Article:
Now, at the risk of sounding like ‘one of them’, let me remind our leaders that as they send out these great messages meant to inspire and motivate Nigerians to do better, they need to ask themselves one simple question; “What have I really done to actually do as I say?”
It’s Easter again and it means one thing in Nigeria. Yeah, we know the bit about Jesus Christ resurrecting, and the fact that many churches will be filled to the brim today with my countrymen and women loudly proclaiming their love for the Son of God, and trying to outdo each other with their colorful clothes and dance steps while taking their offerings in thanksgiving to the altar (thereby, funding their Pastors’ love for mansions and private jets). But that’s not exactly what I’m talking about.
Of course, I haven’t seen any newspaper today but I can assure you that before you get to the fourth page of any national daily, you would have seen headlines like; “Easter message: President Jonathan calls for peace.” Or; “David Mark urges religious tolerance at Easter.” Or; “Tambuwal, Fashola, Chime preach peace at Easter.” The variations are pretty much endless but the message is always the same.
Don’t misunderstand me here; there’s nothing wrong with sending messages like these to encourage Nigerians to live better together and hopefully build a better Nigeria. My only problem is with the sad predictable, repetitive and ineffective nature of all these. What really is the point?
Truth be told, this tradition did not start with the current administration. Our leaders, both ‘spiritual and temporal’ (Yeah, that’s another clichéd Nigerian term I’ve always wanted to use even though most Nigerians don’t really know what it means), have never hesitated to drop boring and irrelevant press releases at every opportunity just to come across as caring and sensitive. The Sultan sends a message to Christians at Christmas, the Cardinal wishes Muslims well at Sallah, and the list goes on. It has always happened. And this government has refused to be left behind.
Since President Jonathan assumed office, he hasn’t tried to slow down in his bid to give predictable press releases at will. There’s no doubt that his task hasn’t been helped by Nigeria’s many security problems. But then again, the security problems also amplify the ‘predictable press release’ issue, which has only succeeded in showing off Mr. President as more of a talker than a walker.
In the past year or so, the statements by President Jonathan’s Media Officer Dr. Reuben Abati, usually contain certain keywords, with Mr. President being “saddened by the loss of lives” following the “tragic events” that occurred. He also always sends his “condolences to the families of victims”; and then ends with a “promise to bring the culprits to book”. Then sadly about a week later, the cycle basically repeats itself. Is it great that the President sounds like he cares? Yes. But at what point do these words become annoying even to the talker? At what point does he stop promising to bring culprits to book and actually brings the culprits to book? When do we see action?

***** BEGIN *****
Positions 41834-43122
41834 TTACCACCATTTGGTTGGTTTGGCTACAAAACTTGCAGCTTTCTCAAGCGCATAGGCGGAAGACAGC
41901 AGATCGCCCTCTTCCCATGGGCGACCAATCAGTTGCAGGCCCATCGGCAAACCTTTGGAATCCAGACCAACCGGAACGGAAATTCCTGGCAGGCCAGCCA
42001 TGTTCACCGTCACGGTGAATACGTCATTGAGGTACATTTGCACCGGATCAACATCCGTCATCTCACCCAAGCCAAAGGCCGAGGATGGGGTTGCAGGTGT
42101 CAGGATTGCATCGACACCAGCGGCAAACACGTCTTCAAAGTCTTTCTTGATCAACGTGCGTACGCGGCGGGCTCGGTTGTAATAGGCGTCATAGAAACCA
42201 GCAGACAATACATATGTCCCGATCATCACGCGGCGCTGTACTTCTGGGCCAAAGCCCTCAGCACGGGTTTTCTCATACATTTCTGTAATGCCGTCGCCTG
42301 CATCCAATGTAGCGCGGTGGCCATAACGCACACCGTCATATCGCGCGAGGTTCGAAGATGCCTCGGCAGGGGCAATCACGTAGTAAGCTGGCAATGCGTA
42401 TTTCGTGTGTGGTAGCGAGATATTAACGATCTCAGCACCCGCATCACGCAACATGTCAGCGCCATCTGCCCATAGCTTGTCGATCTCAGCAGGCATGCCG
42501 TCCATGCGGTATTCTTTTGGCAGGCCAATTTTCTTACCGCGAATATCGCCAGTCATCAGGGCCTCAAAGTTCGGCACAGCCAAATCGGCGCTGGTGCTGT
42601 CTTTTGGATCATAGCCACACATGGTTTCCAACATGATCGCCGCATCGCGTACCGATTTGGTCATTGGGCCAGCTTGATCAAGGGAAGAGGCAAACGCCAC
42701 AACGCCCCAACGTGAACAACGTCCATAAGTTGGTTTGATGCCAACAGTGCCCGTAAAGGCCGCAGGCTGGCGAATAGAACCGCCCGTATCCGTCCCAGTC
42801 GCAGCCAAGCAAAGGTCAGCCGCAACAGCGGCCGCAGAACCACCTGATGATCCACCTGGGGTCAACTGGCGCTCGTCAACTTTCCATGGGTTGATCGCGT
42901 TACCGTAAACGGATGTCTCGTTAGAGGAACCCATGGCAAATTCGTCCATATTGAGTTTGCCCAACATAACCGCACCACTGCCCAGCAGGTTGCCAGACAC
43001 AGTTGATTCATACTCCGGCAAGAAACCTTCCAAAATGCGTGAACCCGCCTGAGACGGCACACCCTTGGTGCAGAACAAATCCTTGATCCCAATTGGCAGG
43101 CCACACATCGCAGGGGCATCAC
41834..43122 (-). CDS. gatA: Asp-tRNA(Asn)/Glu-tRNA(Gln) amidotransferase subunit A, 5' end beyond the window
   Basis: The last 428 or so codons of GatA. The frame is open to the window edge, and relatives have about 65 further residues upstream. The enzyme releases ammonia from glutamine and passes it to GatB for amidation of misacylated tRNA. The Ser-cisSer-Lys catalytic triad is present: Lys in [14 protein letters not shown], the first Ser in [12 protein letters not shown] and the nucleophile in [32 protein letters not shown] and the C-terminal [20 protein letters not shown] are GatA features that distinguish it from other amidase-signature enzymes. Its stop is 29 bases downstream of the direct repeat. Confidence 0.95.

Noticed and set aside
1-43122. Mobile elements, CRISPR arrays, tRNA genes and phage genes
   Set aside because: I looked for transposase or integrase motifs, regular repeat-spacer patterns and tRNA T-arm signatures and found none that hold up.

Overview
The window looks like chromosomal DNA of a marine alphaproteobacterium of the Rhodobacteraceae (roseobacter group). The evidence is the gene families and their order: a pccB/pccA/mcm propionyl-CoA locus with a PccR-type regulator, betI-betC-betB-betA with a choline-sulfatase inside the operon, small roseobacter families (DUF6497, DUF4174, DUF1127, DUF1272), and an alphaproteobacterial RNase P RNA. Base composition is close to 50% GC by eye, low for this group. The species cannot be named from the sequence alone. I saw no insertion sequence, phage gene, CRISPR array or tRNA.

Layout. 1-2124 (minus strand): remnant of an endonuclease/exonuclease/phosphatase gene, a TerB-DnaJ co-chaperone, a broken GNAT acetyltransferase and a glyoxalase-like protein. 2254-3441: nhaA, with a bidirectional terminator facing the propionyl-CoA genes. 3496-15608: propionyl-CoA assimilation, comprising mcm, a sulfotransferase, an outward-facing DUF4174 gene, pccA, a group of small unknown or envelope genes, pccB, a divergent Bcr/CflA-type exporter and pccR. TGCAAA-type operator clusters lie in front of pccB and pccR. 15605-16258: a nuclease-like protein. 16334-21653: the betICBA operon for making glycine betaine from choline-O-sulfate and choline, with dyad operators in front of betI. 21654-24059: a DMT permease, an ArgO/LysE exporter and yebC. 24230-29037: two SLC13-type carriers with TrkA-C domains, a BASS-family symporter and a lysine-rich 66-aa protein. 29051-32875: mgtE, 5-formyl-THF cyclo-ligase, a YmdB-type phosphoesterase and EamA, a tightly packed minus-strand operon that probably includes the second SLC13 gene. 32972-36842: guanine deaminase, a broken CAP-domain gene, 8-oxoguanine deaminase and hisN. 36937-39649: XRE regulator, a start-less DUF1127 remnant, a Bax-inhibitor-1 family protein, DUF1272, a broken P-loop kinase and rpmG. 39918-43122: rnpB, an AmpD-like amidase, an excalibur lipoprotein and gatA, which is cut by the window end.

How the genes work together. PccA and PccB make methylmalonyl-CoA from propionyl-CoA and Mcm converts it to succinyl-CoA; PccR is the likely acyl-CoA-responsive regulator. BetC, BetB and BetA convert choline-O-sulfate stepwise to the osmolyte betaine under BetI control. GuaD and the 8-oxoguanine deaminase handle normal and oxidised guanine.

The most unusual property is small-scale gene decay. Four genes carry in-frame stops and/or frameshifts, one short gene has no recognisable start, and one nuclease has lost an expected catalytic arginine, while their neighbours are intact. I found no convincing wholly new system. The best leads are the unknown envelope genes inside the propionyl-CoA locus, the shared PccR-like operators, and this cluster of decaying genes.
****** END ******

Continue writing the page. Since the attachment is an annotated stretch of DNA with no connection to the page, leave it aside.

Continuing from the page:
Sometimes, I start to wonder if the government takes the saying that ‘words have power’ a little too seriously. Like, someone in Abuja believes that continuously repeating something would make it automatically act out itself. You would expect that by now, someone would have pointed out the clear difference between the government’s mode of operation and that of the terrorists in our midst. The government keeps talking while the terrorists do all the acting. In saner societies, the reverse is usually the case. Post 9/11 for example, we were left with a world where Al Qaeda spent most of their time releasing videos and audio recordings promising hell to America, while America on the other hand slowly eliminated it’s leadership before ultimately killing Osama Bin Laden. That, is how governments work.
As things stand today, any Nigerian who has ever read a newspaper in this country, could do Dr. Abati’s job. When members of the political opposition criticize government, simply release a statement calling them “detractors” or “disgruntled elements who lost elections and are paid to destabilize government.” When international organizations rank us low in health or developmental indices, dismiss them for “not being in touch with current efforts at reform by the government.” When Nigerians complain that government isn’t doing anything to improve the economic situation, let them understand that “results take time” and that “government will continue to work in the interest of the people.”
Now, at the risk of sounding like ‘one of them’, let me remind our leaders that as they send out these great messages meant to inspire and motivate Nigerians to do better, they need to ask themselves one simple question: “What have I really done to actually do as I say?”